iCloud Photo Library isn’t flexible about file storage. But the solution may lie with Dropbox.
With iCloud Photo Library you can take endless photos on an iPhone or iPad, or upload endless images on a Mac or via iCloud.com, as long as you’re paying for the right quantity of iCloud storage. And Apple simply manages it for you.
This trick comes through optimized storage, which is enabled by default in iOS when you turn on iCloud Photo Library. On the Mac, you have to turn it on: In the Photos app, go to Preferences > iCloud, check the iCloud Photo Library option, and then pick either to Download Originals to the Mac or Optimize Mac Storage. (I use full-resolution downloads on one of my Macs, a desktop machine, so I have a local copy that I can also backup elsewhere.)
Macworld reader John has a common request. While he’s using optimized storage on his iPad, he wants to always have some media locked at full resolution to show other people. The images he wants to show seem to be dumped routinely by iOS. Retrieving them is tedious—not to mention redundant—unless he has a high-speed internet connection.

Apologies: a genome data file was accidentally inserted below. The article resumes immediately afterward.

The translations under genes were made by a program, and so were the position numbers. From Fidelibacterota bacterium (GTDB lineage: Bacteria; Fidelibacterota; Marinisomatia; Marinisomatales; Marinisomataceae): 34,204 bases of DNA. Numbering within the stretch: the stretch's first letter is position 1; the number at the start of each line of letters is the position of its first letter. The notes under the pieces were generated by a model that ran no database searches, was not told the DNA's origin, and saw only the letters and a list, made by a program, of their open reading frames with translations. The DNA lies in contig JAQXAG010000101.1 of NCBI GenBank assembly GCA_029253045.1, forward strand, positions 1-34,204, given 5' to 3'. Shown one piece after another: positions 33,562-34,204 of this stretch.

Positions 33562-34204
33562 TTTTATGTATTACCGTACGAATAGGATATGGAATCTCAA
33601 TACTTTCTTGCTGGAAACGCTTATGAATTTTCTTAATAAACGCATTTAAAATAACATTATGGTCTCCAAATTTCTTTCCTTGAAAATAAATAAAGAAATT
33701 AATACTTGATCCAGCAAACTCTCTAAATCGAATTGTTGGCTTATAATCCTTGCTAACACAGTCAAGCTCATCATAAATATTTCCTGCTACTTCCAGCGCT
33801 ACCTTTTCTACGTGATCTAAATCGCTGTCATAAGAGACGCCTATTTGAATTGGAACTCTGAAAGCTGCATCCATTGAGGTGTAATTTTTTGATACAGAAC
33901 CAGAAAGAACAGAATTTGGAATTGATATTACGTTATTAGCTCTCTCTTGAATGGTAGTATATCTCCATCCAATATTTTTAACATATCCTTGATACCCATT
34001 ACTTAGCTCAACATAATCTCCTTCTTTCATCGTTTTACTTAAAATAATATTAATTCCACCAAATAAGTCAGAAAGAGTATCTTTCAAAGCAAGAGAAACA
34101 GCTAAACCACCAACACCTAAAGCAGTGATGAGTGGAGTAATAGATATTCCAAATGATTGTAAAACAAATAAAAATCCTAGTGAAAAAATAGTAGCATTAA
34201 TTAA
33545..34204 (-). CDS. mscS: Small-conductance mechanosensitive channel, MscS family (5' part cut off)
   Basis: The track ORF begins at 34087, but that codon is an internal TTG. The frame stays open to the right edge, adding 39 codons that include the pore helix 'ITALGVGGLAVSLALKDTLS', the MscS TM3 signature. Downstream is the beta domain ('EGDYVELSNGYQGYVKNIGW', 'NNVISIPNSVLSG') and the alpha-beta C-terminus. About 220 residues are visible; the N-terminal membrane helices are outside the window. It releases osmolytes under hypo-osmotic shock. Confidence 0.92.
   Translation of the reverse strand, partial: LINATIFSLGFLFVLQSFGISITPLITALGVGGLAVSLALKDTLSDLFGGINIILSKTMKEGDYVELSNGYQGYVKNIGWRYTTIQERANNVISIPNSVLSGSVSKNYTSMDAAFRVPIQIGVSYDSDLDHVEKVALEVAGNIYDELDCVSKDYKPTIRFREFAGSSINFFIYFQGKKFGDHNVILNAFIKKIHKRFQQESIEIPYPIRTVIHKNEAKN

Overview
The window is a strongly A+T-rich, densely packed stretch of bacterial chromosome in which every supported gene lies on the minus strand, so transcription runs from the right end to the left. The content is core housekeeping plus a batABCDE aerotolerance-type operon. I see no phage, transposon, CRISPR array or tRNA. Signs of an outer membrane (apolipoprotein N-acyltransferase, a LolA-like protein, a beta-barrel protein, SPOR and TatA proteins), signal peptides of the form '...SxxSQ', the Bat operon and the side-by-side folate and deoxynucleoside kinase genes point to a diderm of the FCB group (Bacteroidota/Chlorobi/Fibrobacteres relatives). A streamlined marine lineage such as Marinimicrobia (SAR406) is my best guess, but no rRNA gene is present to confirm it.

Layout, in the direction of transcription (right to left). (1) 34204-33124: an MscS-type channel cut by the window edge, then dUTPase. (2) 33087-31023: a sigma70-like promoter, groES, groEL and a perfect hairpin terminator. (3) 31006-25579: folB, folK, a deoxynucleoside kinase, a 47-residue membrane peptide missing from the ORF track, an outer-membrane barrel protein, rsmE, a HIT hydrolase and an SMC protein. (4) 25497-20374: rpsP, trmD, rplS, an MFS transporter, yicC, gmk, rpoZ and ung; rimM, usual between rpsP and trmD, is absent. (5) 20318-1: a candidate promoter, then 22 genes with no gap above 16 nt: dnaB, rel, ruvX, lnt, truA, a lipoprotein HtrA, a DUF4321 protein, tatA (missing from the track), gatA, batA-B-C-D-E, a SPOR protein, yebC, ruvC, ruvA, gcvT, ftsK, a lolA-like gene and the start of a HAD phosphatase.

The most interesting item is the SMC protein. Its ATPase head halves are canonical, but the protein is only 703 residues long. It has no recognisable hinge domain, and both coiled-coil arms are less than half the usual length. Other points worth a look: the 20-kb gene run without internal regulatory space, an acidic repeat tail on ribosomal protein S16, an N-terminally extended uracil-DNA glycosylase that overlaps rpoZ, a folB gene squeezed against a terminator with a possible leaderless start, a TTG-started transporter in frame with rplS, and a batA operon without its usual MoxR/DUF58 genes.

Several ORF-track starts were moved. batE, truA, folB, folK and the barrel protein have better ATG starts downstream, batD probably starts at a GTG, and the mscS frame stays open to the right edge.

It’s completely reasonable and totally unavailable. For some reason, even years into iCloud Photo Library as a service, Apple doesn’t recognize this as something people might want.
Dropbox lets you force offline (on device) storage.
There’s one reliable option: Dropbox. You can export the images you want to always have available, store them in Dropbox, and use the Dropbox app. Dropbox has a Make Available Offline option for each folder and file. With that option, the file or folder is downloaded to iOS and retained.
In macOS, by the way, if you put images or videos in a shared album, those images are always cached locally at full resolution on the startup volume. This is known because it bites some users with a lot of shared media and tight storage on the startup volume.